A Tale of Three Websites

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400 posts redux; Lesson #1

Image representing Alexa as depicted in CrunchBase
Image via CrunchBase

This is the first post in what I anticipate will be a 7 part series…

11 months ago, I posted this introspective piece on the results I was getting from blogging…

Yesterday, I passed the 400 post mark. 400 posts over 18 months. Wow! Roughly a post a day for a year and a half. Is that a lot? Is that too little? I really don’t know. What I do know is this — when I use my ‘pass or play’ methodology, traffic to my site increases and my ‘pipeline’ fills…

My good friend [and brother in law] Jim Gilligan has a blog that he’s starting for his life coaching business at EffectiveLiving, LLC. Jim asked me how many posts he should create before he goes ‘live’. I told him a dozen or so is enough to get started but recently I did an experiment and I believe the number at which you start to see good results is closer to 100 over a 3 month period. Here’s a real world case study…

I had neglected my business blog for a little over a year — my passion was politics and I was attempting to leverage my social media skills in the political space. My political blog was ranked most influential in Wisconsin a dozen times earlier this year and my Alexa ranking rose to within the top million sites in the world, but it didn’t get me what I wanted. More business. One year ago today, my business blog, however, had only served up 147 page views for the month. The whole month. Two weeks ago, I got 233 pageviews in a single day and my traffic so far this month is 11 times greater than a year ago [and the month’s not even finished yet]. By the way, the Alexa rank on my blog is currently 338,142. [That was in the US at the time — now my rank is 341,593 global. ed.]. All this as a result of 100 posts over a 3 month period. Pretty good return on investment, I think.

Yesterday, I passed 2,400 posts — 2,000 additional posts — in less than 11 months. What do I think I’ve learned? Here are some more or less random observations…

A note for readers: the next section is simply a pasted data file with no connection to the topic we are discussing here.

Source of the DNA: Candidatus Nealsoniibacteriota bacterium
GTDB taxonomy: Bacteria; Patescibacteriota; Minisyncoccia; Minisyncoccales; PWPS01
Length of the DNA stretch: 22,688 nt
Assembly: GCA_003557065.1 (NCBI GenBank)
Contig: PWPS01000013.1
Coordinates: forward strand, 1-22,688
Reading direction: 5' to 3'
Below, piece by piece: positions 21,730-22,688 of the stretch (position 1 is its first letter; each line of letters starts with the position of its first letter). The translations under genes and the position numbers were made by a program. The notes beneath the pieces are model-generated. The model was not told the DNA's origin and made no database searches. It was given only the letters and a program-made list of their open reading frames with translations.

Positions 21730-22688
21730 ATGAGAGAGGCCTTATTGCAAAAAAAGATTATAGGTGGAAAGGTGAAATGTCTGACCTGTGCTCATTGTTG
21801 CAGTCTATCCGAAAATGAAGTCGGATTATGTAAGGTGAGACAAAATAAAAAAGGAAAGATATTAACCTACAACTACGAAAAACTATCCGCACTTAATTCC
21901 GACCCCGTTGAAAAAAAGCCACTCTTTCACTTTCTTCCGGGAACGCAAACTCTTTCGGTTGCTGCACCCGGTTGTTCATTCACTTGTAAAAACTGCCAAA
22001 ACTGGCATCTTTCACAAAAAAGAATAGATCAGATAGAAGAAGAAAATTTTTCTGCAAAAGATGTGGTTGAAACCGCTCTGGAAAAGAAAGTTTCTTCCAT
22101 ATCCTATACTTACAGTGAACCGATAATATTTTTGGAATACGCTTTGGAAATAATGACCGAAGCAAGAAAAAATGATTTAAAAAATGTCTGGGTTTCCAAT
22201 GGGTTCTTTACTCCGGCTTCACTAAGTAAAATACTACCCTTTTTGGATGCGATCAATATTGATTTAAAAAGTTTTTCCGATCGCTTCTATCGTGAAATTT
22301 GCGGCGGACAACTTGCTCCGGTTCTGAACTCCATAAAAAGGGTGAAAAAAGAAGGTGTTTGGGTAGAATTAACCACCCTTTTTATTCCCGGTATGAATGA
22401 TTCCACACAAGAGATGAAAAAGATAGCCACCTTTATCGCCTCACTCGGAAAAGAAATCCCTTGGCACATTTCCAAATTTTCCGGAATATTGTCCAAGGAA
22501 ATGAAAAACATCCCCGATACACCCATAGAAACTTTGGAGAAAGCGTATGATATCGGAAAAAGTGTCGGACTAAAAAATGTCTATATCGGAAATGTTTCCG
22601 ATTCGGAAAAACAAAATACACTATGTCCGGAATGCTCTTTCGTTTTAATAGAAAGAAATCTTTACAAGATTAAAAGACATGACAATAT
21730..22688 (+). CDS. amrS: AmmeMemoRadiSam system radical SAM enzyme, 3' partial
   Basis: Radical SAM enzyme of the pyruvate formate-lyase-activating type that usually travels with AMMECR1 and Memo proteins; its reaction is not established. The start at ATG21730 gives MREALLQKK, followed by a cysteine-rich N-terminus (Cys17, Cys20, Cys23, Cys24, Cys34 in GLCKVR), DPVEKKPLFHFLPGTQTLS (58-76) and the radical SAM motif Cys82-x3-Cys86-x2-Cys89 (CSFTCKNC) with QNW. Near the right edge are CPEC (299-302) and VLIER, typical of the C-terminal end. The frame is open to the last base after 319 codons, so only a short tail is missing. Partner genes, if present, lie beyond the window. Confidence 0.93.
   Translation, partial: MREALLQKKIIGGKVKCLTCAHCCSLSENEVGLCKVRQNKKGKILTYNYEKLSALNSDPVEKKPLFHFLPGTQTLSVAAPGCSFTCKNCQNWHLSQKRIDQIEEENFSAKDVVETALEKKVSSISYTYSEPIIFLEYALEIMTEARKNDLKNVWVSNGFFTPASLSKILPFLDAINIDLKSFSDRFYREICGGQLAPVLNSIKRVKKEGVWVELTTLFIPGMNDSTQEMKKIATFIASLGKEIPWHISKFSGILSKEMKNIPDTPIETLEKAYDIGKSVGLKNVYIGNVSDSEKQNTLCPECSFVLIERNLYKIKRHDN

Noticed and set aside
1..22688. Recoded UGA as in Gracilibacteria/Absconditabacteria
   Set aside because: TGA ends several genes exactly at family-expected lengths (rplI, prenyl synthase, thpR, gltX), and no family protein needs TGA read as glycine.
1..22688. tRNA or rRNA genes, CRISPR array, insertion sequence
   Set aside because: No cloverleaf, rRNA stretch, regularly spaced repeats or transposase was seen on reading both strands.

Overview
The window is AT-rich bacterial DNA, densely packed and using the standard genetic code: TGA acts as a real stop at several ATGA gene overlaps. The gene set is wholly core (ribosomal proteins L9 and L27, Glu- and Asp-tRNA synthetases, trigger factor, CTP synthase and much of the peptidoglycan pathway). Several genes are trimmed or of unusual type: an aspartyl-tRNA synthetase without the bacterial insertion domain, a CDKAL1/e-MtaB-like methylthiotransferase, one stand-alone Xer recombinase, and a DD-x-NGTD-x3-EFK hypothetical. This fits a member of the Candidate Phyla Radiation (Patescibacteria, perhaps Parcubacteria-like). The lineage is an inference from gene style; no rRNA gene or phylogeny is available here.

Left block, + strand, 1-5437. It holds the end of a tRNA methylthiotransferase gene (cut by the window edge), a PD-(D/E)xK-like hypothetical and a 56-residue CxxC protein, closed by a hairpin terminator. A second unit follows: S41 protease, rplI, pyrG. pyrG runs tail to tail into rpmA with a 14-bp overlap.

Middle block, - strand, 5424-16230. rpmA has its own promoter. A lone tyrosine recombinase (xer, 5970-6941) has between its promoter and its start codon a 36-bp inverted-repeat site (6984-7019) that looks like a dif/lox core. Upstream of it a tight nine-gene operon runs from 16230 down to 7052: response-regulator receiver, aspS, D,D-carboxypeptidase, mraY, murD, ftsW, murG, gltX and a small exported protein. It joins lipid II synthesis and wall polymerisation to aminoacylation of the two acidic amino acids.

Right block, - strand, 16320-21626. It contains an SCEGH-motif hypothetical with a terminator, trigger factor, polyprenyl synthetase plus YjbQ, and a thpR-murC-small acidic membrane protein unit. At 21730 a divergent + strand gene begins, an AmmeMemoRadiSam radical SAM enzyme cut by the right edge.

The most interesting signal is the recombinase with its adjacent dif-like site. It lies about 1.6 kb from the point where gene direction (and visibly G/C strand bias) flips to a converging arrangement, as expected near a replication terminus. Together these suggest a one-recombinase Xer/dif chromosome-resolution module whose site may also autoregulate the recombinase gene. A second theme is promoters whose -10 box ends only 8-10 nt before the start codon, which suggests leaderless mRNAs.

1. Blogging is the best, fastest, least expensive way to establish a thought leadership position. Period.

The key to thought leadership is having a point of view that is ‘searchable, findable, knowable and shareable‘ as I say in my seminars. There is not better way to do that then frequent reiteration of that point of view on the internet. If you use the right set of tools, it’s easy and fun to do as well…You can read my posts on blogging here, but two of the best I posted within the past week; read ‘Why I blog’ and ‘Confessions of a really new blogger‘ for two different perspectives on why blogging rocks. It is helpful, however, if you have a simple, repeatable process so that you don’t burn out…

There are 6 more lessons that I’ll roll out over the course of the next week or so; be sure to collect all 7…

How often should I post?

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Image via Wikipedia

Let’s start here…

“Without question, blogging provides an effective way to market your business, be a valuable resource and build your personal brand online. And most folks know that, generally, the more frequently you blog, the higher your traffic. But does that mean you should follow the advice of many to create a new post every single day?

Focusing only on traffic numbers, instead of the concentrating on sharing content and building relationships will send you down the path to burnout. Here at WebWorkerDaily, we have multiple writers contributing to help keep the content fresh. But for one-person blogs, blogging daily works for some and not for others.” Source: Just How Often Should You Blog? – WebWorkerDaily

Go to the source for some good thoughts on ‘how often’ — it’s really good stuff! In the meantime, I’m heading in another direction…

I just closed out my best blogging month ever traffic-wise. What was significant to me was that I did it in a ‘short’ month with no speaking engagements. Usually, when I have a chance to speak, my traffic spikes because all the seminar attendees check out my site — it’s usually good for a couple hundred pageviews. In February, however, I did it all on my own, post by post by post. I’ve already laid out all my tactics and tools in the series “Top 10 Tactics and Tools for Tightening your Tribe” and yes, I used them all this past month. I did make two significant changes, however. #1 I redesigned my site using the ‘Thesis’ theme which promises some kind of magic SEO foo and really seems to have delivered for me. #2 I experimented with spreading my posts out throughout the day. Instead of posting 3-5 posts at 6:00 AM, I spread them out every two hours or so throughout the day. Whether it was one, or the other, or both, my traffic’s going nuts!

HubSpot gives me a grade of 96 on my site, Google tells me I have 6,076 pageviews over the past 30 days and Alexa tells me my site is ranked 484,123 in the US. Not much left to prove from my perspective and the thing that excites me most is that my success is the result of a systematic process I can teach to anyone. I usually benchmark myself against local radio station WTAQ because I like to see how I fare against ‘old’ media in my market. They have an Alexa ranking of 116,615 which is really awesome. It thrills me that I’m actually ranked higher than local social media wunderkind Dana VanDen Heuvel [a good friend to e1evation], although I’m sure that won’t last long. He’s at 520,219…